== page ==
Older people with back pain – the leading cause of global disability – have a 13 per cent higher chance of dying prematurely, a new study has warned. The study by researchers at University of Sydney in Australia of 4,390 Danish twins aged more than 70 years investigated whether spinal pain increased the rate of all-cause and disease-specific cardiovascular mortality. Low back pain is a major problem, ranked as the highest contributor to disability in the world, researchers said.
“Our study found that compared to those without spinal pain (back and neck), a person with spinal pain has a 13 per cent higher chance of dying every year. This is a significant finding as many people think that back pain is not life-threatening,” said Associate Professor Paulo Ferreira, from the University’s Faculty of Health Sciences. “As this study was done in twins, the influence of shared genetic factors is unlikely because it was controlled for in our analysis,” Ferreira said.
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“With a rapidly growing ageing population, spinal health is critical in maintaining older age independence, highlighting the importance of spinal pain in primary health care as a presenting symptom,” lead author Matthew Fernandez from the Faculty of Health Sciences, said.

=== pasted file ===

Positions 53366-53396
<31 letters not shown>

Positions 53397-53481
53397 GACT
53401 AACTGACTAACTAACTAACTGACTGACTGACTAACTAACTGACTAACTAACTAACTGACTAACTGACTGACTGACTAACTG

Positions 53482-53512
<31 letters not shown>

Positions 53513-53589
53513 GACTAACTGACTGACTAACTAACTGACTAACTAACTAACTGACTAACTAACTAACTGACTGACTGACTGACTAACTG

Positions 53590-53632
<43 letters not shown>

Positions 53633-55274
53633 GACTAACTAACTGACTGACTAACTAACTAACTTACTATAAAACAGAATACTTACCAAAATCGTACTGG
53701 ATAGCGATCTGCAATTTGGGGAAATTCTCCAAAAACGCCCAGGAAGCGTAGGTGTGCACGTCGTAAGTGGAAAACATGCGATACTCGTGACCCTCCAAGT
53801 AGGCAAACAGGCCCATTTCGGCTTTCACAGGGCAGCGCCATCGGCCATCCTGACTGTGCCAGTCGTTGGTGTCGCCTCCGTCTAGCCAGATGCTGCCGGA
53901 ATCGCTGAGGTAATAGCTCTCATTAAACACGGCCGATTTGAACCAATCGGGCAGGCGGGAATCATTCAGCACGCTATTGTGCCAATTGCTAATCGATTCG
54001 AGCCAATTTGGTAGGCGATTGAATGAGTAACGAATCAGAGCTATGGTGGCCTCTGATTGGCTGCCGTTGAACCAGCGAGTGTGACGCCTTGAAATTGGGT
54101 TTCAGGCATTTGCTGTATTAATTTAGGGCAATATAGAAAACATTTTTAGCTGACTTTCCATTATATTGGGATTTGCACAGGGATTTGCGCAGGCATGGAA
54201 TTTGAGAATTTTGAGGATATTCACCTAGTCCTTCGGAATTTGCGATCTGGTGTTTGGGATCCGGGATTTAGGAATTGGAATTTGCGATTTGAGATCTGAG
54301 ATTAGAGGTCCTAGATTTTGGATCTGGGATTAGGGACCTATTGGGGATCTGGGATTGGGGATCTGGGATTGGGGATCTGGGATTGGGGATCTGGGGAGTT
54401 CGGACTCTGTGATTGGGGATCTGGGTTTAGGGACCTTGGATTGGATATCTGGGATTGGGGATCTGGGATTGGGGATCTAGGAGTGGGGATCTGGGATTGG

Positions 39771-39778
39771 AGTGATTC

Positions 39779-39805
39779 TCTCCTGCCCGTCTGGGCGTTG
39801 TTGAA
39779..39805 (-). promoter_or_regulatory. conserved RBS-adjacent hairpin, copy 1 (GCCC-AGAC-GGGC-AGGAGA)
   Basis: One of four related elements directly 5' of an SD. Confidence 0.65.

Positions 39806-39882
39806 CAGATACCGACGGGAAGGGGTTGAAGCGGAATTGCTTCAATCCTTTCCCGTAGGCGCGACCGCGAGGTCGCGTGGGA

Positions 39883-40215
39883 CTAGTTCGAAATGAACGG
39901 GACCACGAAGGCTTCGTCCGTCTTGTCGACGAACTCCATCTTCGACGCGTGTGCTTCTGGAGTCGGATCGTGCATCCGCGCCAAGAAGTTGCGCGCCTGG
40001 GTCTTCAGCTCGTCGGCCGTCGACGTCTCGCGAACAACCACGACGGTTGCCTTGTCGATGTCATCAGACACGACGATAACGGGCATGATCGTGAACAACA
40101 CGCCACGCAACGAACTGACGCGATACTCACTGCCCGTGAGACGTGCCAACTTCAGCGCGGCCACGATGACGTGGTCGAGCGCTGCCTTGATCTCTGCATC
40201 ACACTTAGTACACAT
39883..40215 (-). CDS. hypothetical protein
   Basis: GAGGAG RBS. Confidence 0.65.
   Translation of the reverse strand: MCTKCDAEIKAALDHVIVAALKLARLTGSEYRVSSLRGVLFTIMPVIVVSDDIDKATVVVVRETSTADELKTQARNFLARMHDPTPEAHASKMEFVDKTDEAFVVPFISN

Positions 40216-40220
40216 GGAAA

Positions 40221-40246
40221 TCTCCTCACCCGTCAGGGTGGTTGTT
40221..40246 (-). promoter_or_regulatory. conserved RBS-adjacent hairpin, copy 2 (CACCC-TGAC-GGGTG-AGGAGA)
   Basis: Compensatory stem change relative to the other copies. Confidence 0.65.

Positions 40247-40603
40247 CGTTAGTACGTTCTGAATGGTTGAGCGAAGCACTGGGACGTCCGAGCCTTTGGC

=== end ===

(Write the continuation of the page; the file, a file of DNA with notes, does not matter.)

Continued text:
Researchers said back pain should be recognised as an important co-morbidity that is likely to impact people’s longevity and quality of life. “Policy makers should be aware that back pain is a serious issue – it is an indicator of people’s poor health and should be screened for, particularly in the elderly,” said Ferreira.
Recent research has also found that commonly prescribed medications for back pain such as paracetamol and anti-inflammatory drugs are ineffective in treating pain and have side effects. “Medications are mostly ineffective, surgery usually does not offer a good outcome – the best treatment for low back pain is a healthy lifestyle, including physical activity. People need to get moving,” Ferreira said.
Few studies have examined the potential reduced life expectancy associated with spinal pain in an ageing population, particularly after controlling for familial factors, including genetics.
This study follows previous research which found that people with depression are 60 per cent more likely to develop low back pain in their lifetime. The study was published in the European Journal of Pain.